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Situational Interviewing

Situational Interviewing
Samuel D. Land, III, MBA, CIA
Senior Internal Auditor,
UnumProvident Corporation - Chattanooga, Tennessee
Member of Chattanooga Area Chapter
Of the Institute of Internal Auditors
Copyright 2005, The IIA Research Foundation
Hiring the wrong person can cost companies dearly. It costs companies major dollars. It
can cost you in your career advancement. Depending on the source, mis-hires can cost a
company up to ten times their salary. Governmental studies show the costs of mis-hires
of professionals to be two to three times their annual salaries. In addition, other studies
have shown that approximately 50% of external hires are mis-hires. Hiring the right
person starts with the interviewing process. It has never been more important than the
present to hire the right person. Due to the requirements of the U.S. Sarbanes-Oxley Act
of 2002 (Sarbanes-Oxley) that requires new types of information and services from
internal auditors, the demand for internal auditors is at its highest level in many years.
According to Robert Half Finance & Accounting, researchers have studied the
relationship between interview-based evaluations and job performance. Most hiring
mistakes can be traced to a process that relies too much on the gut judgments of
managers who base their decisions almost entirely on inaccurate interview assessments.
The skill and experience of the interviewer directly affects the general reliability of
interview assessments.
By questioning internal audit management in various types of companies through
surveys, the many aspects of interviewing for their internal audit positions has suggested
a more effective way to interview and evaluate candidates that combined older methods
with a newer technique called situational interviewing.
Interview Techniques
Conducting a successful interview requires a skilled interviewer to adequately prepare for
the meeting and to recognize and respond to the dynamics of the situation. Although
being a skilled interviewer is part of the equation, applying the correct interview
technique can be just as important. There are several types of interview techniques used
by managers: traditional interview, behavior interview and situational interview
Traditional interview techniques have been utilized for many decades. Traditional
interview techniques involve evaluating a candidate s education, grade point average, job
experience, professional achievements, technical experience and personal interaction with
the interviewer. Examples of questions may include Where do you see yourself in five
What are your strengths and weaknesses?
Although performing an
evaluation of the candidate s credentials, education and experience is still necessary, the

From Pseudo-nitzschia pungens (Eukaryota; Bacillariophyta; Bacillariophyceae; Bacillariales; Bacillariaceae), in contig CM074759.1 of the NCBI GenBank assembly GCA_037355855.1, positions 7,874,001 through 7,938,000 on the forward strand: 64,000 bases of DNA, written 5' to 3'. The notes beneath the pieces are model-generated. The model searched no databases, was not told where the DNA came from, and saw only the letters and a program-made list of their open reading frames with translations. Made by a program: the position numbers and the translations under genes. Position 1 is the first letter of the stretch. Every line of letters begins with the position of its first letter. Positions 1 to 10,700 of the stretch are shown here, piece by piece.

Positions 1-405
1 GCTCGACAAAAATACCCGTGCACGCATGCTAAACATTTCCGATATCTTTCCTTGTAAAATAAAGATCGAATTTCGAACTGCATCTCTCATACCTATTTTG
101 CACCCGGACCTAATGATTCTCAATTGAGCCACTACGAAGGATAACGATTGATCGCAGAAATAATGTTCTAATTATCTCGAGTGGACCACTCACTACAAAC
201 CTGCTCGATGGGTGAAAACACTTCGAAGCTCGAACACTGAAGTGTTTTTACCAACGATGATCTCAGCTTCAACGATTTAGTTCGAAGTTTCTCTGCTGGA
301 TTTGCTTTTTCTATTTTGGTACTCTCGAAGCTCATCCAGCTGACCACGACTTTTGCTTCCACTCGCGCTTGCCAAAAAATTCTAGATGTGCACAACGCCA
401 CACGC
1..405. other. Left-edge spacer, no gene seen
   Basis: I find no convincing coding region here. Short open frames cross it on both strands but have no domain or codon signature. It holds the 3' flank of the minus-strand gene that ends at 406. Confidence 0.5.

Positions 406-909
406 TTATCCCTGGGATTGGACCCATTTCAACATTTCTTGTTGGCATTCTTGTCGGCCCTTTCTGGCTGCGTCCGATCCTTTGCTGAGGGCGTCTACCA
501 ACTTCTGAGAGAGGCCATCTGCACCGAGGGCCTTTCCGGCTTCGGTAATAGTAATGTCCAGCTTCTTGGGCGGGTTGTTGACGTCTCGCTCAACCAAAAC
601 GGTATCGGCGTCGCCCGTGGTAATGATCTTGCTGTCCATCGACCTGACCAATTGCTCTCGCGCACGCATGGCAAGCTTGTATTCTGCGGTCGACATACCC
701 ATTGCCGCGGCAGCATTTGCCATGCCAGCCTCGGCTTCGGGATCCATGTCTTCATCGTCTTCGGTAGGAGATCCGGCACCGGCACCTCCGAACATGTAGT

candidate s job skills can t be evaluated using this technique.
Behavior and situational interviewing techniques are similar but different. Behavior
interviewing techniques are designed to ask candidates to relate what they did in a
specific situation--a historical recollection of a past problem resolution. Questions, such
as, What would you do in this situation? would be asked by the interviewer.
Situational interviewing techniques focus on what candidates would do in a specific
situation. This technique involves questions that describe a hypothetical situation based
on challenging, real life, job-related occurrences and ask the candidates how they would
handle the problem. Questions may include, How would you handle an auditee who
refuses to provide you with requested documents?
Describe how you would
demonstrate leadership qualities and the ability to lead other staff internal auditors toward
completing an audit project. The interviewer plays a role such as that of an irate client or
customer, or as an alternative the company can opt to hire the services of a third party
company to play this role by calling during the interview session. An outsourced
situational interview can costs up to $500 per interview, so utilizing the services of a third
party can be costly.
What makes situational interviewing techniques more effective than behavior?
Situational questions may be useful with less experienced candidates. Inexperienced
candidates can demonstrate their competencies as they might relate to your company
through simulated situations.
Conducting the Interview
Situational interviewing is not a replacement for the traditional or behavior interview
methods, but should be an addition to enhance the interview and make it more effective.
Situational questioning will probe for job-related skills that you may not find under the
more traditional interview methods. Candidates who have been trained to handle the
traditional interview questions will find it more difficult to respond to situational and
behavior questions. Interviewers must be patient with the applicants because the use of